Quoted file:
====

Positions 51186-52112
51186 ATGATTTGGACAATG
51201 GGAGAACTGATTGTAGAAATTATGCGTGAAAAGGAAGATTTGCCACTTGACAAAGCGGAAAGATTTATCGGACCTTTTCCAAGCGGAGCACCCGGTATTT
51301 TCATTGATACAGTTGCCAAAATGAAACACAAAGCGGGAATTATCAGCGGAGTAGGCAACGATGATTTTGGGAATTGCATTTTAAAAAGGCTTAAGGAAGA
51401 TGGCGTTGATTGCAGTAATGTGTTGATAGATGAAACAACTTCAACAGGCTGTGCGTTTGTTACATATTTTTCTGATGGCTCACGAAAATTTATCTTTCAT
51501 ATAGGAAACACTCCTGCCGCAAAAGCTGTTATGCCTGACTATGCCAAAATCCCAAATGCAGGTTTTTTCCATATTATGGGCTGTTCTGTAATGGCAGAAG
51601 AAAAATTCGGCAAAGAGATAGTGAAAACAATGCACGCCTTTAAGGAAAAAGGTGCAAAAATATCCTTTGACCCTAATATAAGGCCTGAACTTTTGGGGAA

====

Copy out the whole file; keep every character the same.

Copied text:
Positions 51186-52112
51186 ATGATTTGGACAATG
51201 GGAGAACTGATTGTAGAAATTATGCGTGAAAAGGAAGATTTGCCACTTGACAAAGCGGAAAGATTTATCGGACCTTTTCCAAGCGGAGCACCCGGTATTT
51301 TCATTGATACAGTTGCCAAAATGAAACACAAAGCGGGAATTATCAGCGGAGTAGGCAACGATGATTTTGGGAATTGCATTTTAAAAAGGCTTAAGGAAGA
51401 TGGCGTTGATTGCAGTAATGTGTTGATAGATGAAACAACTTCAACAGGCTGTGCGTTTGTTACATATTTTTCTGATGGCTCACGAAAATTTATCTTTCAT
51501 ATAGGAAACACTCCTGCCGCAAAAGCTGTTATGCCTGACTATGCCAAAATCCCAAATGCAGGTTTTTTCCATATTATGGGCTGTTCTGTAATGGCAGAAG
51601 AAAAATTCGGCAAAGAGATAGTGAAAACAATGCACGCCTTTAAGGAAAAAGGTGCAAAAATATCCTTTGACCCTAATATAAGGCCTGAACTTTTGGGGAA